While fiction reading can be a great pleasure, and a great way to pass the time, it’s also one of the best ways to stimulate imagination — which stimulates creative thought. We regularly mention on the site that creative problem-solving is massively valuable in DFS; but it’s also valuable for each of us as we figure out how to navigate these times. When the New England Patriots run the hill at the end of practice, Belichick often tells his players to “put it in the bank” — suggesting that this extra effort can be drawn on when it’s needed. I feel the same way about the creative benefits of reading.
Here are some of my favorite reads, if you’re looking to put something in the bank during these unusual times ::
- Harry Potter :: J.K. Rowling
If you’re looking for something light, immersive, and escapist during this time — and have never bothered with Harry Potter — it’s an excellent series.
- Slaughterhouse-Five :: Kurt Vonnegut
Maybe the weirdest novel you’ll ever read about World War II. I think I’ve read every Vonnegut novel at least twice — and while he’s not for everyone, you’ll thoroughly enjoy him if he’s for you.
- The Great Gatsby :: F. Scott Fitzgerald
If somehow you’ve never read it, it’s light, easy, and engaging — especially for a classic.
- The Secret History :: Donna Tartt
Tartt grew up a great fan of Dickens, Salinger, and Fitzgerald (and if you’re familiar with those authors, their influence is evident), but she also grew up reading mystery novels and other story-driven fiction. The Secret History was one of the most popular books of the last 30 years. It’s deeply literary, but it reads fast and is very engaging.
- The Goldfinch :: Donna Tartt
I could write for hours about Tartt, but we’ll keep things short. This book won the Pulitzer Prize for Fiction in 2014 and was polarizing among critics, but it was massively popular and is, in my opinion, a great masterpiece. Like The Secret History, it reads fast. If you read regularly, you’ll notice more apparent flaws in this book than you’ll find in The Secret History; but if you’re a writer, you’ll also notice that she does some practically impossible things — and makes those practically impossible things look easy.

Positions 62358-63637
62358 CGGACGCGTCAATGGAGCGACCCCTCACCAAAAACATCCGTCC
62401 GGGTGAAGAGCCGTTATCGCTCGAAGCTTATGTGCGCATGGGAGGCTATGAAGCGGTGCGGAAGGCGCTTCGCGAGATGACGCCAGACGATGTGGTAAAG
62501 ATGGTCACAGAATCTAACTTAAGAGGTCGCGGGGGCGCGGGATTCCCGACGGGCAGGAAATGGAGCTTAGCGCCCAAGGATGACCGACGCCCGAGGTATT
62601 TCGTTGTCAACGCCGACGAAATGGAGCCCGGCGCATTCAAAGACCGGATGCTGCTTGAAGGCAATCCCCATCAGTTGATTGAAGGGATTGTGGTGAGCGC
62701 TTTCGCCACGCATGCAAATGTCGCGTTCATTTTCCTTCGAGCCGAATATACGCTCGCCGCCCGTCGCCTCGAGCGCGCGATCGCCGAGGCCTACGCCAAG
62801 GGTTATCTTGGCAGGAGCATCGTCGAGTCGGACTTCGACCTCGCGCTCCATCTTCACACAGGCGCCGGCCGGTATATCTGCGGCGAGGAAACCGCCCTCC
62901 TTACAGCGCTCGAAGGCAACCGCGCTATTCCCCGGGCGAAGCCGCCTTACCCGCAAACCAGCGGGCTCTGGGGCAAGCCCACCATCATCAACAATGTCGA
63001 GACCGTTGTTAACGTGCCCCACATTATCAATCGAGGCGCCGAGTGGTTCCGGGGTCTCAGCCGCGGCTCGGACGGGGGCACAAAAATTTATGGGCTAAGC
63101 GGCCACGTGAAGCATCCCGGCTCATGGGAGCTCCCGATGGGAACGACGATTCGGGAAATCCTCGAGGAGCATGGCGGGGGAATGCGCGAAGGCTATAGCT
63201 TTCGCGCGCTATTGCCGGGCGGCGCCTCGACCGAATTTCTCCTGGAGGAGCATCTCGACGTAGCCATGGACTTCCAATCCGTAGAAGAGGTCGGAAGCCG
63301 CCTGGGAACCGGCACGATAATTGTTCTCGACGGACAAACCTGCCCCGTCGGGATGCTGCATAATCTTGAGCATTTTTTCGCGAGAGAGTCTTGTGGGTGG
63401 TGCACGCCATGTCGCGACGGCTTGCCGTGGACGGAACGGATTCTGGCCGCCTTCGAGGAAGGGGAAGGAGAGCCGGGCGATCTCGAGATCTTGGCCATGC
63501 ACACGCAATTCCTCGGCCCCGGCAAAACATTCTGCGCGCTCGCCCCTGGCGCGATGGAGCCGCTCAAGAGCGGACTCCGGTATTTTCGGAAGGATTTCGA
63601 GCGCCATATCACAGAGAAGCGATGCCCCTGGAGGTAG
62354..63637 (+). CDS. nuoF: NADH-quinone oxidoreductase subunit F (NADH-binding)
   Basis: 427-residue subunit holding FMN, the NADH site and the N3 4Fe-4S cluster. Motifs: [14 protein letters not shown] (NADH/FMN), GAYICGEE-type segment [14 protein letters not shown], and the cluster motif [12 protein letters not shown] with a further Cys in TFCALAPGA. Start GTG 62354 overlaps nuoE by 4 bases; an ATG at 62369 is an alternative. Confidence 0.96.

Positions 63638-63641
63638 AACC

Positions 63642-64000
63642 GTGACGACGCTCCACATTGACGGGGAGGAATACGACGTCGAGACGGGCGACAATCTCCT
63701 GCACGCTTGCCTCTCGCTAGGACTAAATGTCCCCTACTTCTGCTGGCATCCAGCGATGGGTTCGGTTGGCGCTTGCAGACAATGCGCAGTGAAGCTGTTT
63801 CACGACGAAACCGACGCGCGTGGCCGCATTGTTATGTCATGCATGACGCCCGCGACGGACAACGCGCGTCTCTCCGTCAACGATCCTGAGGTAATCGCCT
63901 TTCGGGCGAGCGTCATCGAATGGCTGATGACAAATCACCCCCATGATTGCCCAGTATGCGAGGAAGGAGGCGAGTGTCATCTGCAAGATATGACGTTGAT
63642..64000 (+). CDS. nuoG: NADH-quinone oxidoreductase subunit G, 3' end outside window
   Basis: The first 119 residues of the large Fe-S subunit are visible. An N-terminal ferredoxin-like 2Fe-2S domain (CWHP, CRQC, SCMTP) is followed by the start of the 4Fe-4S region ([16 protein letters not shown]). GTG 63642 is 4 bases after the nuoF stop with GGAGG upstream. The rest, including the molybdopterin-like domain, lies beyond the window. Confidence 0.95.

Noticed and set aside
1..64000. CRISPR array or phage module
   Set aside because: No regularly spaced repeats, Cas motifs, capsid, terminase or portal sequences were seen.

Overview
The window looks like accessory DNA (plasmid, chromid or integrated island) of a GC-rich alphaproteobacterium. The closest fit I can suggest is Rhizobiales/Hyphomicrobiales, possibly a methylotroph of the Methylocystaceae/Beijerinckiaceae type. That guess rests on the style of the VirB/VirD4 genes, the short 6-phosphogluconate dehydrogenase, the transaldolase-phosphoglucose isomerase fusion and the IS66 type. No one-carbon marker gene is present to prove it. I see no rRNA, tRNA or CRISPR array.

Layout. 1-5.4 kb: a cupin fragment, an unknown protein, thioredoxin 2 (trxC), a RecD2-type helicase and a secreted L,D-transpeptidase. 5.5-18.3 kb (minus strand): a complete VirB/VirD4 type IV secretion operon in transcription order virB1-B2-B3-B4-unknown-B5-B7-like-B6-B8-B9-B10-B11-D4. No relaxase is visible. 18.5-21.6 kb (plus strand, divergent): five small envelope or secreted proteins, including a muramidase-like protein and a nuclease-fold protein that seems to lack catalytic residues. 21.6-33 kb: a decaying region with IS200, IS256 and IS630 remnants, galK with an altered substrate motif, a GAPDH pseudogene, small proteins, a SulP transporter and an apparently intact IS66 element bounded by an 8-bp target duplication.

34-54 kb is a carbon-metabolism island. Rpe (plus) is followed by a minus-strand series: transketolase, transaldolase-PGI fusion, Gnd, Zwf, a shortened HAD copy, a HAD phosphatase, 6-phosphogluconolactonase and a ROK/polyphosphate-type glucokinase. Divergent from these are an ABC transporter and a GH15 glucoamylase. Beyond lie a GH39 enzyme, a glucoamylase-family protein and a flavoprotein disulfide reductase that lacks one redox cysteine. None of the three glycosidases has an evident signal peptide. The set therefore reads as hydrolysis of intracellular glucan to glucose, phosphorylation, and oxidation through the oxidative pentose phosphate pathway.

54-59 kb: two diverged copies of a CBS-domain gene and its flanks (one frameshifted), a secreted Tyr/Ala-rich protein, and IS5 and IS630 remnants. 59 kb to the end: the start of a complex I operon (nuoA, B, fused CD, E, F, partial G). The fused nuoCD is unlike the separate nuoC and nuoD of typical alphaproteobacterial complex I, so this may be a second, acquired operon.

- Freedom :: Jonathan Franzen
Freedom is long and has little at stake (i.e., there’s nothing in the “story” that compels you to continue reading), but in terms of…well, I’ll put it like this: I believe a great novel could be given to an alien race to show them, ‘This is what humans were really like.’ Franzen does an incredible job showing what some humans are like.
- The Baron in the Trees :: Italo Calvino
This is a short, fairly quick and quirky, extremely enjoyable read. It’s about a Baron who lives in the trees.
- The Road :: Cormac McCarthy
McCarthy has a unique writing style (no quotations; little punctuation — for starters), but even non-readers tend to have an easy time getting into a certain segment of his books. The Road and No Country for Old Men are recommended starting points.
- Blindness :: Jose Saramago
This is a strange, dark, fascinating sort of allegorical “experience” about a plague of blindness that spreads throughout the world. Saramago won the Nobel Prize in Literature (which is awarded as a sort of lifetime achievement award) in 1998. I think Blindness is his best work.
- One Hundred Years of Solitude :: Gabriel Garcia Marquez
Another “experience,” from another Nobel Prize winner. Gabriel Garcia Marquez was the pioneer of magical realism. This is a unique and memorable book.
If you’re looking for something purely escapist ::
John Grisham, some Stephen King (The Stand was his best work, and you could kill about 40 hours with that one), Michael Crichton, and Raymond Chandler can all help you bleed the hours. Elmore Leonard can also kill off four or five hours at a stretch (he was Tarantino’s favorite novelist, and you’ve probably seen about ten movies that were based off his books).
If you’d like a longer list (i.e., books not on the list above, but that could have been), here are a few others I can think of ::
The Art of Fielding
Most things by Hemingway
The Bell Jar
To the Lighthouse
The Things They Carried
A Prayer for Owen Meany
East of Eden
We the Animals
Let the Great World Spin
A Visit from the Goon Squad
The Catcher in the Rye